Two related reports in the news this week shed some light on the continuing trend of growing economic inequality. First, blogger Jerome a Paris, writing at Daily Kos brings to our attention a study conducted by Reuters Estimates on behalf of the Financial Times that finds "[t]he median pay package of US chief executives, which consists of salary, bonus, options exercised during the period and other long-term compensation, rose 20 per cent to about $5m in the last fiscal year." Of course, the report notes that such growth in executive compensation represents a shift toward "more restraint" in compensation demands.
Fortunately, toward the end of the article the FT provides us with the much-needed context under which these increasingly exorbitant executive compensation packages are being doled out. According to the paper:
"[But] corporate governance experts argue that the rate of growth and absolute levels of executive pay are still dwarfing those of the average worker.
"Why shouldn't the employees get the same increases in pay? After all they create earnings growth too, " said Charles Elson, director of the Weinberg Center for corporate governance at the University of Delaware. "The reality is that this is a false market driven not by appreciation in the share price and earnings but by what other chief executives are getting".
The paper also gives us the numbers to support this troubling claim. Specifically, "[N]et profits at their companies increased by an average of 15 per cent, and total shareholder returns, calculated by combining share price movements and dividends, rose by only 9 per cent."
That is, shareholders aren't seeing the profits, and non-management employees certainly aren't seeing their fair share of the profits. After all, as blogger Hale Stewart notes, wages for the average worker have been stagnant or declining over the past 6 years. You could say that profits are being retained by the corporations, and doled out by the Compensation Committee of the company's Board to senior executives in huge pay raises, bonuses and of course stock options and grants.
Another article, this one in McClatchy's Newspapers (Knight Ridder Washington Bureau) reports on a new study from University of California, Berkeley. The findings fill in more of the picture left out by the FT's executive compensation piece.
According to McClatchy's, "In 2004, the richest 1 percent of households - 719,910 of them, with an average annual income of $326,720 - had 19.8 percent of the entire nation's pretax income. That's up from 17.8 percent a year earlier, according to a study by University of California-Berkeley economist Emmanuel Saez. [. . .] However, median, or midpoint, family income rose only 1.6 percent between 2001 and 2004, when adjusted for inflation, according to the Federal Reserve. Median family real net worth - a family's gross assets minus liabilities - rose only 1.5 percent during those four years.
Those are very sluggish income-growth rates compared with the four years between 1998 and 2001, when median family income grew by 9.5 percent and median family real net worth grew by 10.3 percent. How's that for "shared prosperity"? How's that for an "ownership society" with a "rising tide lifting all boats? Indeed.
The article goes through some of the causes for this continuingly widening chasm between the haves and the left-behinds. Education plays a role, with colege graduates having greater income potential than non-graduates. But that is just one of many factors, leading experts to believe that hard work and differences in abilit only explain part of the trend. Other factors include (but are not limited to): the record-breaking stock market; the declining power of labor vis-a-vis management; the influx of illegal immigrants; the offshoring of jobs and global competition that holds down wage growth (i.e. corporate-written "free" trade deals).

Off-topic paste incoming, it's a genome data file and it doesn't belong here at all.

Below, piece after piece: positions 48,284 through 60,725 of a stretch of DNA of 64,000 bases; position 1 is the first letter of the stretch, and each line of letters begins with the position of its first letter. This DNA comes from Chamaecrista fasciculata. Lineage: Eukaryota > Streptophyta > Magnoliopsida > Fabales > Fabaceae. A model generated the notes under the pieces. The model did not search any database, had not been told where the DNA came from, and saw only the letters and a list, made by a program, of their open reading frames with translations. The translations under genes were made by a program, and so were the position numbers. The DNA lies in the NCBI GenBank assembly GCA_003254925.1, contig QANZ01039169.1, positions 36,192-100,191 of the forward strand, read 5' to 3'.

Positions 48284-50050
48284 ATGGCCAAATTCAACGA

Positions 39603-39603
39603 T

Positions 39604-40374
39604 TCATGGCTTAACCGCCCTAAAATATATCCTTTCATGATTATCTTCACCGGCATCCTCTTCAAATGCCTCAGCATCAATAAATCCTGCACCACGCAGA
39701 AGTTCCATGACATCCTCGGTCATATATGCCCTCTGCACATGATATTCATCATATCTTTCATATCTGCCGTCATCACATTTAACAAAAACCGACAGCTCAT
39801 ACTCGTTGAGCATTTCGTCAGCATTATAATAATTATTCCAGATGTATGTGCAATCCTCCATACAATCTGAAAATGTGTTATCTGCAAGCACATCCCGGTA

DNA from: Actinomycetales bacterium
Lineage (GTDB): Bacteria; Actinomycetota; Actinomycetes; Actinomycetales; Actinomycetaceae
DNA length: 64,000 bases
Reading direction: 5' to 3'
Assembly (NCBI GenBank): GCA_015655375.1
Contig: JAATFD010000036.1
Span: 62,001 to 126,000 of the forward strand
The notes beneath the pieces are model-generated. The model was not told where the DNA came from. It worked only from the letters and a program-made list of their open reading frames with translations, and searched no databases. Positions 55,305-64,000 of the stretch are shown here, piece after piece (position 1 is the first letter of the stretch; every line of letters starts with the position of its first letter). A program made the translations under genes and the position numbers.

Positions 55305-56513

And then there's the GOP Congress' and Bush administration's regressive economic policies enacted over the past six years, specifically his tax cuts. The Bush tax cuts have purposely and aggressively redistributed wealth to the already super-wealthy, while at the same time slashing funding for non-military entitlement programs that benefit the lower- and middle-class, working Americans and expanding the record federal budget deficit.
The article notes: "$110,000 per household in 2004, according to Morgan Stanley, the banking giant. The value of stocks held by the other 90 percent of Americans averaged $8,350.
Those numbers lead some to question the fairness of Bush's 2003 tax cuts, which lowered the top rate at which capital gains and dividends are taxed. Individual income tax rates in the top four income brackets were also lowered to 25, 28, 33 and 35 percent."
So there you have it in a nutshell. At the same time senior executives are reaping huge pay raises, outstripping on average their actual contribution to wealth creation for either their company's shareholders or employees, we have the Republican party's retrograde economic policies hard at work playing reverse Robin Hood--essentially ensuring that the rich get richer while everyone gets a smaller piece of the economic pie and less funding to the governmental programs that helps them survive. Truly pathetic, and the number one reason besides the continually degenerating war in Iraq to vote on Tuesday for your Democratic Congressman or Senator.
Center for Budget and Policy Priorities: Many Americans Not Sharing in the Growing Economy
Center for Budget and Policy Priorities: Tax Cuts: Myths and Realities
Christian Science Monitor, Tax Cuts Do Work - But Only For A While"
Troubled Times, Taking a Closer Look at the '07 Budget
USA Today, Cutting Medicare Will Be Tough Sell in Election Year
WebMD, Medicare Faces Cuts in Bush Budget